Name: Irina Medvedeva
Voice type: Soprano
Teacher: Christiane Riel
Education: Glenn Gould School of the Royal Conservatory of Music
Russian-Canadian soprano Irina Medvedeva is the 2018 winner of the Comic Opera Guild of Michigan Competition. A recent graduate of Vancouver Opera’s Yulanda M. Faris Young Artist Program, she sang the role of Annina in La Traviata and has covered multiple leading roles, including Violetta Valéry and Rosina in Il barbiere di Siviglia. Operatic highlights include the roles of Musetta, Norina, Vixen, Zerlina, La Fée, Morgana and Florestine in the Canadian premiere of Milhaud’s La Mère Coupable. She has also participated in Tapestry Opera’s Songbook VII and Songbook VIII performances showcasing contemporary operatic repertoire.
For Ms. Medvedeva, singing is part of a long family tradition. “My great-grandmother was a singer and a midwife in a rural Russian village. My mom tells me stories of how people from neighbouring villages would travel and crowd around to hear her sing and watch her dance at the village hall. I had an opportunity to listen to her sing over Skype a few years before she died, and I was struck by the sheer power of her voice. Her voice was strong and filled with love of life and love of expression. Apparently, she would sew all of her own costumes as well. I think she would have loved opera and the theatrics of it all”, says this promising soprano, who is the first person in her family to choose an operatic career. Her grandfather was a self-taught musician; he could sing, play guitar, bayan, piano, and violin. “There is an old tape of him singing and accompanying my mom on the guitar. He had a beautiful warm voice.” Speaking of her mother, who is a violinist and a dedicated music teacher, Irina Medvedeva recalls: “While I was growing up, [she]was the concertmaster at an orchestra in Mexico and she would bring me along to the orchestral rehearsals where I would often fall asleep… I have since grown my appreciation for classical music!”
Needless to say, Ms. Medvedeva’s youth was filled with music. “We’ve always had a piano at home, so making music was part of every-day life from an early age. When I was young, my family moved to Veracruz Mexico, where music is in every part of life. It is played in the streets, in schools, assemblies, concert halls and every special occasion and I was immersed and participated in all of it. There is something very musical in the Spanish language as well” says this avid lover of languages, who is fluent in Russian, Spanish and English.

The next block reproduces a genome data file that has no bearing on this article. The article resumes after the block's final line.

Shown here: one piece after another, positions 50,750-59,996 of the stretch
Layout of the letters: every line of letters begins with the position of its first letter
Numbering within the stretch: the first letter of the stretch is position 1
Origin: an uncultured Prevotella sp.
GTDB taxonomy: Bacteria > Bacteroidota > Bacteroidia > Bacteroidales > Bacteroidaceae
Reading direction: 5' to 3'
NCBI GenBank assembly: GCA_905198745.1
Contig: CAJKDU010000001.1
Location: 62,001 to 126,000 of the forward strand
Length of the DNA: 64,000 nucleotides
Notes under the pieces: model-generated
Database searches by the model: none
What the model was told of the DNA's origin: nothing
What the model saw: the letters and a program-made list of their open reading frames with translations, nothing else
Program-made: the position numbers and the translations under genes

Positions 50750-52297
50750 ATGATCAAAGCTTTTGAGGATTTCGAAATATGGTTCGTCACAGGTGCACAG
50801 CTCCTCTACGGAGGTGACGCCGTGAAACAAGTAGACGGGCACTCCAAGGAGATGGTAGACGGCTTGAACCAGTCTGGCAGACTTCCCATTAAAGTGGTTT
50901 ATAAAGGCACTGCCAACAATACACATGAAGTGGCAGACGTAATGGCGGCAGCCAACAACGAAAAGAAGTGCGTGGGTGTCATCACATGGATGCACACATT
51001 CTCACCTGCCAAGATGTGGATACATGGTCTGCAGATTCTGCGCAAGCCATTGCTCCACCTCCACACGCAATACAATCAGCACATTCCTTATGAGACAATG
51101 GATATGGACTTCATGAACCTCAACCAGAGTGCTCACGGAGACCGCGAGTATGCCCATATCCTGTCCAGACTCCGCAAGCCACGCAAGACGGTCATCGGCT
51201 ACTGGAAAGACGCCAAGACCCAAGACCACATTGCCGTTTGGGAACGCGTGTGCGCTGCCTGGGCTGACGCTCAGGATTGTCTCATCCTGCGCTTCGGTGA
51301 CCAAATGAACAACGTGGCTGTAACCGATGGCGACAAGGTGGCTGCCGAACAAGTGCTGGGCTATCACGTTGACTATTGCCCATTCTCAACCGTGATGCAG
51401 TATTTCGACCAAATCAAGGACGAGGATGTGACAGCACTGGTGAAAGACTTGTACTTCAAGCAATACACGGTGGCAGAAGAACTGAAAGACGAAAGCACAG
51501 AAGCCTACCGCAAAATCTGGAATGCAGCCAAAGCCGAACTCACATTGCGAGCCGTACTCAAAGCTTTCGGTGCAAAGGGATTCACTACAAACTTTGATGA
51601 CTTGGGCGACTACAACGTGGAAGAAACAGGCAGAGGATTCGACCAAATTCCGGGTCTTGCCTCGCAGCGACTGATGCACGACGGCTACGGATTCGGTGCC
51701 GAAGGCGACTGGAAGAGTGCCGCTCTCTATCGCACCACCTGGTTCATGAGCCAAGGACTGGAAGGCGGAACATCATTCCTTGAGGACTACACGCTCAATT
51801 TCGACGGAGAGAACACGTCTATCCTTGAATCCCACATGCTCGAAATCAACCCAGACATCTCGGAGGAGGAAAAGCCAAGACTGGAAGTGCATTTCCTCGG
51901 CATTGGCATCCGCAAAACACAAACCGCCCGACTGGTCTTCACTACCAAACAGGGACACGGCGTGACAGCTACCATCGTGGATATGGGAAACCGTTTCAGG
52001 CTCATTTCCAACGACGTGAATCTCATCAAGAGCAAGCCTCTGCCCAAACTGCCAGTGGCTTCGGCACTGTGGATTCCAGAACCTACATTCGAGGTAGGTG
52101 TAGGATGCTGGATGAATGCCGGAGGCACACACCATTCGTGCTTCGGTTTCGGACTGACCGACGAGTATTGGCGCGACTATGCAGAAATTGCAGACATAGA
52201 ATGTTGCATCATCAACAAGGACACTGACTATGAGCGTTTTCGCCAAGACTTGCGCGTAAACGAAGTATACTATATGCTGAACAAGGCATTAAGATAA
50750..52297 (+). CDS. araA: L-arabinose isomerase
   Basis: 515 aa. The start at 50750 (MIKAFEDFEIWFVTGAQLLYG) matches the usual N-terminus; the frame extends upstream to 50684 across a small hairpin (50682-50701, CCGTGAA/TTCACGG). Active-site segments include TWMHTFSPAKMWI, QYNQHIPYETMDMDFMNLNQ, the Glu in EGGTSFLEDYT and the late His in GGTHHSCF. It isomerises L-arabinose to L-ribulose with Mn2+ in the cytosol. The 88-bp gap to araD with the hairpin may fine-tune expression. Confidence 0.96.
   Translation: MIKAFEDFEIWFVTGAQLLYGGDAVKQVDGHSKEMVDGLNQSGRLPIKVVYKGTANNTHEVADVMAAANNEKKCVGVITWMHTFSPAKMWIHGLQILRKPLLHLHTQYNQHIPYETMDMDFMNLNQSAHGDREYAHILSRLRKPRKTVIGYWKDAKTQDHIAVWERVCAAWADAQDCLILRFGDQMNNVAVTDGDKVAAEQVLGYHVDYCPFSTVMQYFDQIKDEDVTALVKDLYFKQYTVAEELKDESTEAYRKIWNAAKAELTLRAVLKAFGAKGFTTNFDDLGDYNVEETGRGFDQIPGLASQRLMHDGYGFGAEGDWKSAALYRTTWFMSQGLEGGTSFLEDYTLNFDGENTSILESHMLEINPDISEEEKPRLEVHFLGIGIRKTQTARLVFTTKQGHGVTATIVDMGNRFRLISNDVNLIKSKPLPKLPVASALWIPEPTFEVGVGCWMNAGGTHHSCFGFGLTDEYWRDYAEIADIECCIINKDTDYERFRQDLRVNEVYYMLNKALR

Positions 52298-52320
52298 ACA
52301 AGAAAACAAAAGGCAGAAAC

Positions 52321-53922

What made you decide to pursue studies in opera?
I grew up singing Musical Theatre and my first official role was Glinda in a local Thunder Bay production of Wicked. The vocal role of Glinda requires some classical training and I thought the theatrics, high notes, coming down in a bubble, the big gown, all of it was very appealing! But in all seriousness, my decision to pursue studies in opera was more complicated. I have always loved to sing, but my path towards studying opera only became clear a bit later in life. There are many barriers to this art form, including those of privilege, race, income and for me coming to Canada as a first-generation immigrant, the decision to pursue a career path that isn’t exactly linear is not always an easy choice to make. I am very thankful for my supportive family and friends for their support and encouragement.
What kind of repertoire are you studying?
I love bel canto. The drama, the beauty, the humour… to me, it is perfect! I have loved singing Donizetti since my undergrad days at Western University. I started with his art songs and have had an incredible amount of fun performing Norina, and singing arias from La fille du régiment. My dream role is to sing Lucia in Lucia di Lammermoor.
Do you follow a specific routine before going on stage?
It goes something like: resting as long as possible, double fisting coffee and water, good meals, yoga, vocalizing, arriving early, listening to dance songs while getting into costume, sitting quietly and reviewing my score.
Would you rather crack a high note or have a wardrobe malfunction during a show?
Live theatre is full of surprises including mishaps and malfunctions. I think the possibility of the unexpected makes theatre so exciting to perform and to watch.
What are your career goals and how do you plan to achieve them?
My main aspiration is to be singing for as long as I can. I envision my musical journey and goals as a marathon, not a sprint. Being able to connect with people through my voice is a privilege, and one that I do not take lightly.